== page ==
The Good Mood Diet: Feel Great While You Lose Weight
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The Good Mood Diet: Feel Great While You Lose Weight

by Susan M Kleiner, Bob Condor
     
 

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Dr. Kleiner, a leading nutrition authority on eating for strength, has put together a diet that has already been tested in Seattle with a Seattle Good Mood Diet weight loss group program. Bob Condor highlighted the progress of the group in the Seattle Post Intelligencer from Nov. 1, 2004 through April 2005. The author has since received thousands of requests for

Overview

Dr. Kleiner, a leading nutrition authority on eating for strength, has put together a diet that has already been tested in Seattle with a Seattle Good Mood Diet weight loss group program. Bob Condor highlighted the progress of the group in the Seattle Post Intelligencer from Nov. 1, 2004 through April 2005. The author has since received thousands of requests for more information.

The idea behind this book is that you can choose healthy foods that both make you feel great and, when eaten according to the plan, help you lose weight. Most diets cause chemical changes in the brain that make the dieter feel depressed. The typical plan is often too low in calories. In this diet, the participants eat feel-good foods with both ideal timing and ideal combinations. People's energy levels soar and participants feel better in days.

The key is to combine the right foods-i.e. balance of protein and fats to go with carbs. The plan outlines a diet of about 40 percent carbs, 30 percent proteins, and 30 percent fats and fiber. Participants eat from a list of "feel good foods," and eliminate excessive added sugar in processed foods. Sweets are not taboo, but the authors believes in "eat it only if you love it" when it comes to sweets. For instance, if you love pumpkin pie, have a slice, but maybe skip the crust unless it's fabulous. A bit of chocolate and a glass of red wine a day is okay once you're two weeks into the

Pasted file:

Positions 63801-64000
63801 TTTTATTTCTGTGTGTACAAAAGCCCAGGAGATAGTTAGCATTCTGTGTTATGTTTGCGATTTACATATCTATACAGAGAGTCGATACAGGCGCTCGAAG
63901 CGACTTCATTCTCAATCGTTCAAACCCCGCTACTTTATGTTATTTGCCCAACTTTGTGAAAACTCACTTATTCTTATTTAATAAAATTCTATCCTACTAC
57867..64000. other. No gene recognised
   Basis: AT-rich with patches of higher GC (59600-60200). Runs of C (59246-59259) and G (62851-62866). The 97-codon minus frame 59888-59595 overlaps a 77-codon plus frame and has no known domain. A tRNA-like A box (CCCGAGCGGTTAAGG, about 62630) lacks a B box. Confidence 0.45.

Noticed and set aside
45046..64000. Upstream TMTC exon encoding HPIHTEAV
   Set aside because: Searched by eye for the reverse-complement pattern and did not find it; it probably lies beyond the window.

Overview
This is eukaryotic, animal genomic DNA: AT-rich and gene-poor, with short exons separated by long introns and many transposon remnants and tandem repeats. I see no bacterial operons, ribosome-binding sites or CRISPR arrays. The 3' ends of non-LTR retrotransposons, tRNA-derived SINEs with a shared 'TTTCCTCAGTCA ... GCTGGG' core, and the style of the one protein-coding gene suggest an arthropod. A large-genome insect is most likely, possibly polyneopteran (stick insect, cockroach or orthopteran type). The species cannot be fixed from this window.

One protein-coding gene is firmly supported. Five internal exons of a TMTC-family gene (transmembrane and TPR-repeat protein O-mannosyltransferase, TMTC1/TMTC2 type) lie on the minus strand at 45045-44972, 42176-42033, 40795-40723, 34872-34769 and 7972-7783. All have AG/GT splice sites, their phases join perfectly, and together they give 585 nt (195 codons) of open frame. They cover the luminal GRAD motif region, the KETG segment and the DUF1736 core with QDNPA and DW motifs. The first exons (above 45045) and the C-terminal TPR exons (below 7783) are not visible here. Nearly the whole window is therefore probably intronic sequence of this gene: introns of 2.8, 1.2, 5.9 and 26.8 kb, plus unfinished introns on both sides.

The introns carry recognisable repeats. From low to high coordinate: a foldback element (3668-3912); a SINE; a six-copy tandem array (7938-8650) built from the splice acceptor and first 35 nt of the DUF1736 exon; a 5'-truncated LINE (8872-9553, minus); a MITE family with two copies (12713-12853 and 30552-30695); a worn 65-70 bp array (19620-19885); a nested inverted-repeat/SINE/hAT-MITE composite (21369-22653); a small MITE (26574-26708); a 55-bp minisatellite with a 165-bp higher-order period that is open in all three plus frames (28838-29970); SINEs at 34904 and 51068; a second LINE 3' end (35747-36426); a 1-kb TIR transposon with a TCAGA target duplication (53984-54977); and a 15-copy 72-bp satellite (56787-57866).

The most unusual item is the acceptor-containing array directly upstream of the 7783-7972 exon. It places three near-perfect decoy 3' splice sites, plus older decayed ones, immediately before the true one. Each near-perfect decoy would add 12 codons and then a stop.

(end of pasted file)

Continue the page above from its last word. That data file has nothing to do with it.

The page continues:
Editorial Reviews

Dr. Susan Kleiner, the author of Power Eating and Power Food, has put together a weight loss program comprising meals that feature the balance of protein and fats designed to prevent the depressive effects that many low-calorie dieters experience. This "feel-good food" diet has guidelines, but it's not callously prohibitive, allowing even some sweets and alcohol; and it's been successfully tested by a Seattle weight loss group. A double net gain: healthy loss.
Library Journal
What you eat affects how you feel; you can even eat in such a way that will maximize your energy levels and improve your mood while helping you lose weight. This is the basic premise of the Good Mood Diet, as presented by nutritionist Kleiner (Power Eating) and Seattle Post-Intelligencer columnist Condor. The authors break food down into "feel great foods" and "feel bad foods," explaining each food type's effect on your body and energy levels. The key is the right combination of "feel good foods" at each meal. Those looking for a diet that doesn't make them give up coffee or diet soda will appreciate the tips offered on how to enjoy coffee, alcohol, chocolate, and fast food in moderation while still following the plan. The various real-life experiences and success stories shared will encourage readers to give the plan a try, and the nearly 50 pages of recipes, which cover breakfast to dessert, along with the 14 days' worth of menus, will help them get started. Suitable for all public libraries.-Mindy Rhiger, Sagebrush Books, Minneapolis Copyright 2006 Reed Business Information.

Product Details

ISBN-13:
9780821280041
Publisher:
Springboard Press
Publication date:
01/02/2007
Pages:
240
Product dimensions:
6.12(w) x 9.62(h) x 0.87(d)

Meet the Author

Dr. Kleiner has written Power Eating® (Human Kinetics, 2001), which is in its third edition and has sold 75,000 copies. She is also the author of Power Food (Rodale Press, 2006). She is the Nutrition Consultant to the Seattle Sonics and the Seattle Seahawks, the media spokesperson for Brita, and she's worked with Quaker Oats, General Nutrition Corporation, Clif Bar, and other corporations.
Bob Condor is the Living Well Columnist for the Seattle Post-Intelligencer. He is a former syndicated health columnist for the Chicago Tribune, and has been nominated twice for a Pulitzer Prize. He's authored or co-authored six books. His articles appeared in Esquire, Self, Shape and TV Guide.

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